Negro League baseball embarrasses the average fan who fancies himself a student of the national pastime. We may know Major League Baseball well enough. It provides most of the material for the lore that sportswriters have been shaping since Reconstruction and that we tend to think of as the history of baseball proper. Out of the corner of our eye we see the tangle of teams, players, and traditions sprawling outside the foul lines of MLB. We dread the work we would need to do to comprehend the bigger picture, so we exclude from our mental map of the game the Pacific Coast League, for example, and the various leagues that have gone by the name “American Association.” And the rest of the minor leagues, high and low, in podunks from Puget Sound to the Florida Keys? Professional baseball as it’s been played for nearly a century in Japan? Since the 19th century in Latin America? In the Negro Leagues, which were American but neither major nor, with some complicating exceptions, minor? Please. What a lot of ground to cover that would be.
We might try to justify the narrowness of our baseball knowledge by arguing that we focus on the cream of the crop. We assume that the top talent today, at least in the Western Hemisphere, will for the most part manage to register on the radar of MLB scouts and be signed as free agents or drafted. Once ushered into the byzantine network of minor-league clubs here in the United States, players will rise through the ranks if they’re good enough. Only 5 to 10 percent will ascend as far as The Show. Of those, only a fraction will stick around for longer than a cup of coffee. For much of baseball history, though, that cursus honorum was, with few exceptions, closed even to the most talented athletes unless they were white citizens of the United States.
The best player never to play in the major leagues was Oscar Charleston, in the judgment of Bill James, a dean of baseball historians, who ranks him fourth all-time, behind Babe Ruth, Willie Mays, Honus Wagner, and no one else. Charleston made his professional debut in 1915, for the ABCs, a black team in Indianapolis, his hometown. He was 18. A five-tool (if you count his arm, said to be merely adequate) left-handed center fielder, he was bouncing around black baseball in the Midwest when the first of the Negro Leagues (there would be seven, all told) was formed in 1920; he was a charter member. The bulk of the approximately 30-year existence of the Negro Leagues overlapped with the bulk of his 26-year playing career, which included nine seasons of winter ball in Cuba. The literary critic Roberto González Echevarría writes that his Cuban uncle and grandfather considered Charleston a baseball god to whom subsequent generations of superstar ballplayers never quite compared.
Charleston in his day was known as the black Ty Cobb, the black Tris Speaker, and the black Ruth. (Ironies: Some researchers think that Cobb and Speaker might have belonged to the Ku Klux Klan, and some of Ruth’s contemporaries thought he must have been part black himself.) A speaker at Charleston’s posthumous induction ceremony into the Baseball Hall of Fame, in 1976, referred to him as “the Willie Mays of his day.” Buck O’Neil said that Mays was the best major-league player he’d ever seen and that Charleston was better.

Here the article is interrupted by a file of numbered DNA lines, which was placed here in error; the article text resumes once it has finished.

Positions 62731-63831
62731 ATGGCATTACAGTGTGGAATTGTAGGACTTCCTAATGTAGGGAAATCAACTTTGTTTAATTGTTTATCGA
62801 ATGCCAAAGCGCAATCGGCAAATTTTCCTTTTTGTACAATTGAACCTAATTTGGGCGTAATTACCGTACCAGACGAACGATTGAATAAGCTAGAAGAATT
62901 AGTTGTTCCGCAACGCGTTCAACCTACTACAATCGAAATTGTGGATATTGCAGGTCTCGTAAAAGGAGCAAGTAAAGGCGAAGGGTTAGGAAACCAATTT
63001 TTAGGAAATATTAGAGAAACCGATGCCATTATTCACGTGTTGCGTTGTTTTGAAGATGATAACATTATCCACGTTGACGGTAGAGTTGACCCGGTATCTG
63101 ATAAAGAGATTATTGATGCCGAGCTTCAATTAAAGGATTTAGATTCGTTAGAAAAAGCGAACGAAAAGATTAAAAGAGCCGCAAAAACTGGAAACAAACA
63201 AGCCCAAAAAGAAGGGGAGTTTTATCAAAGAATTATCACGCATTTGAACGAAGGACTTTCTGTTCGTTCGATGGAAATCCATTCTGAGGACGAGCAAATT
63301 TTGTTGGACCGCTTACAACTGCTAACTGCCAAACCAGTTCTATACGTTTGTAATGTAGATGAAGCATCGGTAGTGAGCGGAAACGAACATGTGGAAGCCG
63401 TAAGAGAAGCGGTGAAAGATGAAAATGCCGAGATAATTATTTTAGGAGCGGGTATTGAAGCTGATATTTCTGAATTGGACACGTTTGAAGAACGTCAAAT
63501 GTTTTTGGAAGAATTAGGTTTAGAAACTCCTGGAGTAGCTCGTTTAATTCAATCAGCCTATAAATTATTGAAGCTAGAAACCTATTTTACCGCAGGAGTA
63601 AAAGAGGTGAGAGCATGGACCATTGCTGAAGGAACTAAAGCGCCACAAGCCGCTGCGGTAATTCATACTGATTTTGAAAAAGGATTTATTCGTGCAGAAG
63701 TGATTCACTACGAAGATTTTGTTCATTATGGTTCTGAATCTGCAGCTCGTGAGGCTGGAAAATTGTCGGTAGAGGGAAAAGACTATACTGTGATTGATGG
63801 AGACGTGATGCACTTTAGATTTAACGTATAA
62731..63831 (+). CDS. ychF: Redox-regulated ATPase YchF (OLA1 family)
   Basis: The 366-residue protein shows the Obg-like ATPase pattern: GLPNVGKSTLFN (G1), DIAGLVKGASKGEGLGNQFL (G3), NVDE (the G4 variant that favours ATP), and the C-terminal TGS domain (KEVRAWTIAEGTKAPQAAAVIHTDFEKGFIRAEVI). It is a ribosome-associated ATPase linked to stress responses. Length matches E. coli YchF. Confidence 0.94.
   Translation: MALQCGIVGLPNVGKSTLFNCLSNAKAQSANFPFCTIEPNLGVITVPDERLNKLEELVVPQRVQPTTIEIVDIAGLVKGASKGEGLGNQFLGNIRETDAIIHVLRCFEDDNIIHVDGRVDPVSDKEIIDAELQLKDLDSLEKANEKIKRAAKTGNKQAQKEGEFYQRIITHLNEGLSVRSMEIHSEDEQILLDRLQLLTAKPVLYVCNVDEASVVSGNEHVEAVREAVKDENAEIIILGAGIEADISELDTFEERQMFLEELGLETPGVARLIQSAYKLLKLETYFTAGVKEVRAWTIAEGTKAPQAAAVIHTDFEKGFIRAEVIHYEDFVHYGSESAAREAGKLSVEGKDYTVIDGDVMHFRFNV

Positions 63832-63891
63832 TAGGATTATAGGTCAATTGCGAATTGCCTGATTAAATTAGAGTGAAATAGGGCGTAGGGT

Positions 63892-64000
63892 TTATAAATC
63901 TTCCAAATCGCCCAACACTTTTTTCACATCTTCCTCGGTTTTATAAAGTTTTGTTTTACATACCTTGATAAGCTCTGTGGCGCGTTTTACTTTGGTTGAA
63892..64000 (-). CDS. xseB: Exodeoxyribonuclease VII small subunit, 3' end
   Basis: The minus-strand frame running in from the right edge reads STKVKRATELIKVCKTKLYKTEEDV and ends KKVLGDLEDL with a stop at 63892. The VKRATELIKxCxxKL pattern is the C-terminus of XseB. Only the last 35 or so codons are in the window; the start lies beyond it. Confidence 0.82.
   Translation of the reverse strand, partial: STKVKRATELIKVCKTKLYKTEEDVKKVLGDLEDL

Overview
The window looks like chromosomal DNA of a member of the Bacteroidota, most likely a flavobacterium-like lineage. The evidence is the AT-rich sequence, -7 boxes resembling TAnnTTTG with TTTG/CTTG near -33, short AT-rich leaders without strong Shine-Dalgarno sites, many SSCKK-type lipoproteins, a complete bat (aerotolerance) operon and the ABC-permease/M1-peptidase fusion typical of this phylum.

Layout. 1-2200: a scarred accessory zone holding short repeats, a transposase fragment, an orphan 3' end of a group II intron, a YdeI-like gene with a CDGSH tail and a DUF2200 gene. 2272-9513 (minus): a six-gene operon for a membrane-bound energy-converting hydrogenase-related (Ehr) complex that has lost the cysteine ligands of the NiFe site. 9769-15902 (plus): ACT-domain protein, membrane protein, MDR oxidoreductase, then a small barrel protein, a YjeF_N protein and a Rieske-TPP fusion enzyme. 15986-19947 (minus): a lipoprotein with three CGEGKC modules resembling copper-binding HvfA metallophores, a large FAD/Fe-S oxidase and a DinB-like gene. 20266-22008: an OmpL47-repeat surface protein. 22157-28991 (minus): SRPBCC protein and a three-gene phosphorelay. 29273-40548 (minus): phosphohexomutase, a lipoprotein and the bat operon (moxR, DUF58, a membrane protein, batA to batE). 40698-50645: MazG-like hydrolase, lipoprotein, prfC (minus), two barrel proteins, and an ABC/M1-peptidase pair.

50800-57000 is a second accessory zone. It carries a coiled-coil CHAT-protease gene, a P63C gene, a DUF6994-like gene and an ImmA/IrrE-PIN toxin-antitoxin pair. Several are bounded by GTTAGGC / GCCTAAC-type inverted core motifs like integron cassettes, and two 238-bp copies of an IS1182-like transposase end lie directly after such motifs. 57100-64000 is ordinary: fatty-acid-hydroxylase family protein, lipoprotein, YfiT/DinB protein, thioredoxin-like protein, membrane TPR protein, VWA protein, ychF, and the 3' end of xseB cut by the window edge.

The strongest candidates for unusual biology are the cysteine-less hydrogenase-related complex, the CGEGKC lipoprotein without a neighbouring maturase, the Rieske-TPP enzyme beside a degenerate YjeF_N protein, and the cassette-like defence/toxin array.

In 321 recorded plate appearances for the Harrisburg Giants in 1925, his career year and second season as a player-manager, Charleston batted .427, with 20 home runs; his on-base percentage was .523. His 20-season managerial career includes a Negro National League championship, in 1935. As manager of the Brooklyn Brown Dodgers for a few months in 1945, he informally scouted black players for Branch Rickey, who two years later would sign Jackie Robinson to a major-league contract, thereby breaking both “the color barrier” at the highest level of professional baseball and the raison d’être of the Negro Leagues, which by the time of Charleston’s death, in 1954, had for all practical purposes faded away.
The preceding three paragraphs are my attempt at a thumbnail sketch of Oscar Charleston. Jeremy Beer provides as much detail as can be gleaned and organized into a comprehensive big picture of the “life and legend” of “baseball’s greatest forgotten player,” Charleston’s designation in the subtitle of this first book-length biography of him. It’s more a landscape than a portrait, though Beer depicts him to the degree that the extant evidence allows. We have no video or audio of Charleston. Contemporary newspaper coverage of baseball outside the major leagues consisted mostly of game accounts. “Neither Oscar nor his close relatives were ever really interviewed at any length, and neither Oscar nor his family ever wrote anything about his private life,” Beer confirms. Charleston married twice. He and his second wife, Jane, never divorced, but they separated—permanently, it turned out—in the 1930s. He had no children.